U.'S.629j.5,5Wp:1Ct;i Rep. 566 , the supreme c<iurtheld that the filing of the map'of''<iefinitelocation of theraj.lroad determined and fixed the lands granted ,the ra.ilroad company by act of congress. The grant under consideration in tnat case was siniilar. in terms to that of the grant to plaintiff. The conclusi0n reached in the case of Northern Pac. R. Co. v. Thail Co., 115 U.S. 600, 6 Sup. 0t. Rep. 201, as to the nature of the title!h'eld by the Northern Pll:cific Railroad Company to the land granted to,it bY' the act of congress, must be considered as sUlJerseded by the rule.i conceming the same announced in Buttz v. Railroad Co., 119 U. S. 55, 7: Sup; Rep. 100; Wisconsin Cent. R. Co. v. Price Co., 133 U. S. 496, 10 Bup. Ct. Rep. 341;!and in St. Paul & P. R. Co. v. Northern Pac. R. eo., 139 U. S. 1, 11 Sup. Ct. Rep. 389. In the second of these cases the supteme court said of a. grant similar in terms to the one under consideration: "The title conferred by the Jtrant was necessarily an imperfect one, because, were identified by the detinite location of the road. it could until the not be known. what specific lands would be embra.ced in the spctlons named. The grant was thert'fore, until SUCh. location, a float; but when the route of the road was definitely .fixed the sections granted became susceptiLle of identHj('ation, and the titlf' attached to them, and took effect as of the date of the grant, so as to cut oft' all intervening claims." Again, in speaking of the of a: patent, the court said: "The subsequent issQe of the patents by the United States was not essential to the right of the company to those parcels, although in many resVects they would bave been of great set'vice to In the last of the above cases the very grant for consideration here was considered, and the supreme court said, of the terms in the third section of that grant: "The words also import a transfer of a present title, not a. promise to transfer one in future;" and said of the patent to such p:ranted lands,"'The previous grant or confirmation is in no respect impaired thereby or its construction affected." In this case it was asserted that the patent of such lands was not that by which the lands were granted, but only a confirmation of the title which had been granted by the act of congress to the same; that the patent was evidence that the terms of the grant had been complied with. I think it may be asserted safely that, under these recent decisions, plaintiff received a present legal title to the land embraced in its grant, and that said land became identified when the definite route of plaintifl"s road was definitely fixed, and. a plat thereof filed in the office of the commissioner of the general land office; that' is, they were then capable of being identified by evidence. The terms of the grant would preclude the idea that these lands were to be identified by the commissioners of the general land office. The fourth section of the act making the grant to plaintiff provides for the appointment of commissioners to examine each consecutive 2.5 miles of plaintiff's railroad when built, and make a report to the president, and, "if it appears that such section of road as the commissioners may report on have been completed in a good, substantial, and workmanlike manner," "patents ofland, as aforesaid,shall be issued to said company,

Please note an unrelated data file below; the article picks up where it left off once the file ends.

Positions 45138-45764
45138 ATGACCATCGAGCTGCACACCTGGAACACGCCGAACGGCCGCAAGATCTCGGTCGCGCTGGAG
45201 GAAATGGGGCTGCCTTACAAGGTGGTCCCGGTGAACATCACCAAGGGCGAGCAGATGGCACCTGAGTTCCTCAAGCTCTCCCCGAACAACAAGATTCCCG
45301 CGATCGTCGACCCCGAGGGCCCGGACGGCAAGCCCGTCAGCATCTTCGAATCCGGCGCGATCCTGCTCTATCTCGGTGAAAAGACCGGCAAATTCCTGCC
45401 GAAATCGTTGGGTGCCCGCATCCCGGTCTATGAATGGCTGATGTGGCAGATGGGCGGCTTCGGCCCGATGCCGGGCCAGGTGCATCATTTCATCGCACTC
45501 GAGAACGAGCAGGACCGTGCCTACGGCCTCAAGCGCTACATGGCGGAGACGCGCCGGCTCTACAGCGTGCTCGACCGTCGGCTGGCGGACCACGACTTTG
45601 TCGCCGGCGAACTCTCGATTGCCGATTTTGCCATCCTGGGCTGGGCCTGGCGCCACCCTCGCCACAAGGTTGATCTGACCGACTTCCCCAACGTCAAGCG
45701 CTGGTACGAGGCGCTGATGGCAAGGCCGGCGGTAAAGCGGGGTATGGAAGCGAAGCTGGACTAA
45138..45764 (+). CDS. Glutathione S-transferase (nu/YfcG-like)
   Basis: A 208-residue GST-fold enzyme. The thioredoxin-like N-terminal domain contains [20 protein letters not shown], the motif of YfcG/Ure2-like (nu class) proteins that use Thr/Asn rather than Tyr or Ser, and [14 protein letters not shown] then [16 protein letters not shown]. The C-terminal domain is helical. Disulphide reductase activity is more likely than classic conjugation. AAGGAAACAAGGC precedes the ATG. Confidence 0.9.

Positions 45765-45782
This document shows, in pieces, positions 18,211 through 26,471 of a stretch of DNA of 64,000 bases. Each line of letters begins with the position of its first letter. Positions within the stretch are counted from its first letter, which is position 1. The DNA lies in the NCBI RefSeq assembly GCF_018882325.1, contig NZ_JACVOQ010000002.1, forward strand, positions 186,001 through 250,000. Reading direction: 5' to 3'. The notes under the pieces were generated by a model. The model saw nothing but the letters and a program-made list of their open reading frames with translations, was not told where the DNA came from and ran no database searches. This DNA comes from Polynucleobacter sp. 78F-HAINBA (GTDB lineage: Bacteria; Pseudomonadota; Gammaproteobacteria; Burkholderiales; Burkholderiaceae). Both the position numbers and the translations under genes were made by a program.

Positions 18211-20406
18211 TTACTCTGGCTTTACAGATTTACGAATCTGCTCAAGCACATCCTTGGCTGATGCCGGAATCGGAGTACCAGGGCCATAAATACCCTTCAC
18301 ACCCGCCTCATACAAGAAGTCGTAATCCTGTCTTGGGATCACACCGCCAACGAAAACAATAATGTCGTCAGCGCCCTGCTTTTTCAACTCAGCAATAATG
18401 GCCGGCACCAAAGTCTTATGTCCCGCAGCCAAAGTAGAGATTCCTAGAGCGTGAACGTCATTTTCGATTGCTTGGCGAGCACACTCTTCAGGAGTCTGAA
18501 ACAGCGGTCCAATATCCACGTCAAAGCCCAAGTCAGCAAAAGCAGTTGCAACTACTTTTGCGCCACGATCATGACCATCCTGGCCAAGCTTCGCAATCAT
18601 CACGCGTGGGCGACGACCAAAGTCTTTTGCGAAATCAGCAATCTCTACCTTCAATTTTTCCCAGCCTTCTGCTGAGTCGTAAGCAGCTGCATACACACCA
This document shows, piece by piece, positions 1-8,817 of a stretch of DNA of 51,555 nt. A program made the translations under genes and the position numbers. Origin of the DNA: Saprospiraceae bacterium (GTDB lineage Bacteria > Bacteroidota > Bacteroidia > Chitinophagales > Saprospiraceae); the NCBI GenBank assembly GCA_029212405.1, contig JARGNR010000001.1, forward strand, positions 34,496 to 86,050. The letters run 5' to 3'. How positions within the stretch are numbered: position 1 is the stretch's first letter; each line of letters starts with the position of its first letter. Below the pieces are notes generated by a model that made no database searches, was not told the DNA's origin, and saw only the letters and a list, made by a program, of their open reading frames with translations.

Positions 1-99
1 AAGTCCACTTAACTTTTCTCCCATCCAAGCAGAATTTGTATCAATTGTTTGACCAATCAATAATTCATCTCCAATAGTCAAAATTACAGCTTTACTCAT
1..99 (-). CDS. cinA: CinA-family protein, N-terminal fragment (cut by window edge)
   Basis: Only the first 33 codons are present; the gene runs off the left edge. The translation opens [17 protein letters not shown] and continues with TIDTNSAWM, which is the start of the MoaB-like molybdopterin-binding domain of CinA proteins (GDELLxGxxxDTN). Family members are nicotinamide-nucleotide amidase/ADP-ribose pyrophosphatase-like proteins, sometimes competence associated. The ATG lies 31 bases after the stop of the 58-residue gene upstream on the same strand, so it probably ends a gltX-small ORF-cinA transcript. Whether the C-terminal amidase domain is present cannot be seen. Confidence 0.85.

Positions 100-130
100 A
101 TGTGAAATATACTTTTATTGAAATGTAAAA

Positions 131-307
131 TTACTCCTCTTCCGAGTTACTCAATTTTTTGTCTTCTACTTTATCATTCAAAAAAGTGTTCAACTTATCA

confirming to said company the right and title to said lands situate opposite to, and coterminous with , said completed section of said road." What are the said lands aforesaid? The lands granted to plaintiff. It is true the lands are to be nonmineral, and, as far as the United States is concerned, the commissioner of the general land office is called upon to determine their character when issuing a patent, and in the absence of mistake or fraud, the United States, and those claiming under the same, would be bound by this determination. But would plaintiff be bound thereby? Plaintiff has received title to its lands by virtue of an act of congress. An act of congress making a direct grant oflands is better evidence of title than a patent. Grignon'8 Lessees v. Ast01', 2 How. 319; Langdeau v. Hanes, 21 Wall. 521. The plaintiff stands clothed with a title equal, if not superior, to a title granted by patent. Suppose the commissioner of the general land office !'hould decide that a given piece of land was mineral, and hence not granted to plaintiff, would this be an adjudication of, and a determination of,plaintiff's rights to that land? I am satisfied it would not. In the case of Mining Co. v. CdmpbeU I 135 U. S. 286, 10 Sup. Ct. Rep. 765, the supreme court said: .